Employee Engagement

How to lead circle discussions at work [11 tips]

Often used in the classroom to encourage discussion, circle discussions are a great way to engage team members at work. In this article, we break down how to lead an open and beneficial dialogue in your workplace with circle discussions.

Sam Prasanth

Published on 

January 12, 2023

Updated on 

Time to Read

mins read time

Most meetings at work are a bit of a yawn-fest. Sitting in a boardroom and listening to the same co-workers and managers drone on (and on and on)? Yeah, not so exciting.

But what if we could turn that tedious experience into an engaging, even enjoyable one?

Enter the circle discussion.

Circle discussion meetings are a simple, yet powerful alternative to typical meetings. They bring the focus back to meaningful conversations and collaboration.

Whether you want to run a more efficient meeting or organize a mentoring circle event, circle discussions break us out of the regular humdrum. 

Unlike traditional meetings, the goal isn't to check off an agenda but to have an honest dialogue between participants. This creates a stimulating environment where people can explore a topic or issue more deeply, achieve a shared understanding, and generate actionable solutions.

So if you’re looking for a better way to collaborate and make decisions as a team, then read on to learn more about circle discussions and how you can lead one like a pro.

What are circle discussions?

Circle discussions are dialogues where all participants have an equal voice. The goal is to foster the sharing of ideas, opinions, and perspectives in a safe, non-judgmental environment. 

Typically, circle discussions take place under the direction of a leader or moderator who helps guide the conversation and encourages equal participation. Within workplace group mentoring programs, the mentor(s) can be the moderator of the discussions.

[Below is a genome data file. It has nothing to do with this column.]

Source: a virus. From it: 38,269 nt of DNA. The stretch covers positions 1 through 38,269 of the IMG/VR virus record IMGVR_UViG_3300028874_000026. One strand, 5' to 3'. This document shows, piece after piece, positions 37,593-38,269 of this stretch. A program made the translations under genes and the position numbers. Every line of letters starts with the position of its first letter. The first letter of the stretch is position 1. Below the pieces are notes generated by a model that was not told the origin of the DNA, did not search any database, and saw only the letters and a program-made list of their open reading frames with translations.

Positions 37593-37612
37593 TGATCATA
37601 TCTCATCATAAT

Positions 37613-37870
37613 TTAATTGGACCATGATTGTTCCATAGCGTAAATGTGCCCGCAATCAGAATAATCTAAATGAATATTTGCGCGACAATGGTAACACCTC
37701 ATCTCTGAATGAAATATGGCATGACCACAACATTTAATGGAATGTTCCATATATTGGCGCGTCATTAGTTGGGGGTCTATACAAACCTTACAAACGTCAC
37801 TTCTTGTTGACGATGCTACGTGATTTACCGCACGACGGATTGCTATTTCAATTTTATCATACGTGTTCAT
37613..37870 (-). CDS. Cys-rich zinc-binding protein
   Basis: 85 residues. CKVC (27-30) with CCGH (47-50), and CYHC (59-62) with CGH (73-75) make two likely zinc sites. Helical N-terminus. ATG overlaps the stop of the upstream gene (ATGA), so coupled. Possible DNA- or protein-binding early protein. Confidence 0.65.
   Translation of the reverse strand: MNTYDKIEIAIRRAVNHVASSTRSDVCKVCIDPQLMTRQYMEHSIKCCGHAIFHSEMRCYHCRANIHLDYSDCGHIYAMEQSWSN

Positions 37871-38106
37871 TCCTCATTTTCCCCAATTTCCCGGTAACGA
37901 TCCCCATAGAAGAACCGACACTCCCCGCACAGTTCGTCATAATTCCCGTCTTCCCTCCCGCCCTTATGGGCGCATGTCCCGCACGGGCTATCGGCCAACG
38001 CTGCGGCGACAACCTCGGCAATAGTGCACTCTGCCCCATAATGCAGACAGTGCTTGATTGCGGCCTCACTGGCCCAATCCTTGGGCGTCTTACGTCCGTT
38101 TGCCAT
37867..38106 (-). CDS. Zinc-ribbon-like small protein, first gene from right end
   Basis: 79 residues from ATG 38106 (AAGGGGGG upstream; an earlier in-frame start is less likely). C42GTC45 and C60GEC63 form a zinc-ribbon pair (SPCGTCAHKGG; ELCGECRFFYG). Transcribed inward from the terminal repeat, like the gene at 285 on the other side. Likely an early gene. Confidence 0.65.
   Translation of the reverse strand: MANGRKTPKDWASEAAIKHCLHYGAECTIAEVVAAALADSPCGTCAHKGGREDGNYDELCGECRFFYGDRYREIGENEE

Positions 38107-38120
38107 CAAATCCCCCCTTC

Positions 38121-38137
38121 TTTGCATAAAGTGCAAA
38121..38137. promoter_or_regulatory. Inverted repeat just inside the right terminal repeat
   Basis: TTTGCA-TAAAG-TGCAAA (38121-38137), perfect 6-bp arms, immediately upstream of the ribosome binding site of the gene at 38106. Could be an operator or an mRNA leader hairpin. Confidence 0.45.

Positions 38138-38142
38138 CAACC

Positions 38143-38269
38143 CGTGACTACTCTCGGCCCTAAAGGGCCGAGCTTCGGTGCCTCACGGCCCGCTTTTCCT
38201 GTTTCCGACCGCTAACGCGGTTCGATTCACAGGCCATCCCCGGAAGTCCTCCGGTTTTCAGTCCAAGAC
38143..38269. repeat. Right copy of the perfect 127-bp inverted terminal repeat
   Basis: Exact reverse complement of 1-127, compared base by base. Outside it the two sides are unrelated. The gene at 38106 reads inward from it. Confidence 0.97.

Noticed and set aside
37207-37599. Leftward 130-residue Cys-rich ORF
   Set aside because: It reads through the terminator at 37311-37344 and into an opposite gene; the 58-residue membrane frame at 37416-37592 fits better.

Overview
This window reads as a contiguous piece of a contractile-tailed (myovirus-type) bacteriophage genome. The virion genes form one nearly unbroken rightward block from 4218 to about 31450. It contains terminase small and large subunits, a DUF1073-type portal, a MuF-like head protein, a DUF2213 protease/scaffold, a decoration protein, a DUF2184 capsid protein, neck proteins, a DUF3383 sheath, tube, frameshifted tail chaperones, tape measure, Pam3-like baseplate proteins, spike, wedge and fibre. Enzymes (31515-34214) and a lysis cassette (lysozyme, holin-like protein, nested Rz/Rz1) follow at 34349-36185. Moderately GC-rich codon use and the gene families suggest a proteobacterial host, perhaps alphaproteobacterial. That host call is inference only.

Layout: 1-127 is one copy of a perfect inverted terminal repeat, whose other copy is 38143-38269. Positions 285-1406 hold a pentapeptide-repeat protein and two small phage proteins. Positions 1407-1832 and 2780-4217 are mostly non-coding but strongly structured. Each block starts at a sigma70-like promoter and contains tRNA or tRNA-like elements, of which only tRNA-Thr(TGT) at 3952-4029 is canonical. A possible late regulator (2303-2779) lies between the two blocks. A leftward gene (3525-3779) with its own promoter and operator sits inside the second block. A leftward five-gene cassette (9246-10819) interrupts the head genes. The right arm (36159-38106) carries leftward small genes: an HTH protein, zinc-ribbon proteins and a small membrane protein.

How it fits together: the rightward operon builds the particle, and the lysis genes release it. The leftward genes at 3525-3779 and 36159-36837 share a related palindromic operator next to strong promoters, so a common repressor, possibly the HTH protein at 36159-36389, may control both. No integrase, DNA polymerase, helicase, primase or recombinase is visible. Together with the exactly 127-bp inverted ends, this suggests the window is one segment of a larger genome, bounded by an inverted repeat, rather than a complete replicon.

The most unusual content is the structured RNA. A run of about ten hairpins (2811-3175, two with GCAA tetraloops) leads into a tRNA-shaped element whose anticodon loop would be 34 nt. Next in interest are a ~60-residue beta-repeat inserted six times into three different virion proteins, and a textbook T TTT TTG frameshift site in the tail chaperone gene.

The format of a circle discussion usually looks like this:

  • Introduction. The introduction sets the tone for the conversation, clarifying any ground rules or guidelines and providing an overview of the topics to be discussed. 
  • Round-robin style sharing and debate. Participants then take turns sharing their ideas and perspectives on the issues. The discussion should be free-flowing, with each participant getting ample opportunity to voice their views. 
  • Closing. Finally, the conversation should conclude with a summary of the topics discussed and any points that require action.

The basics of leading a circle discussion

Circle discussions can be invaluable for creating collaboration and trust among colleagues. But, compared to other forms of meetings, they are often more challenging to lead because of their structure and dynamics

Here are some basic steps you can take to ensure your circle discussions go smoothly:

Decide on the purpose

Before launching a circle discussion, determine its purpose. Is the focus simply to brainstorm ideas, reach a consensus on a particular issue, provide mentorship to a group of employees, or encourage peer learning

Having a clear intent for the conversation will help steer the discussion in the right direction.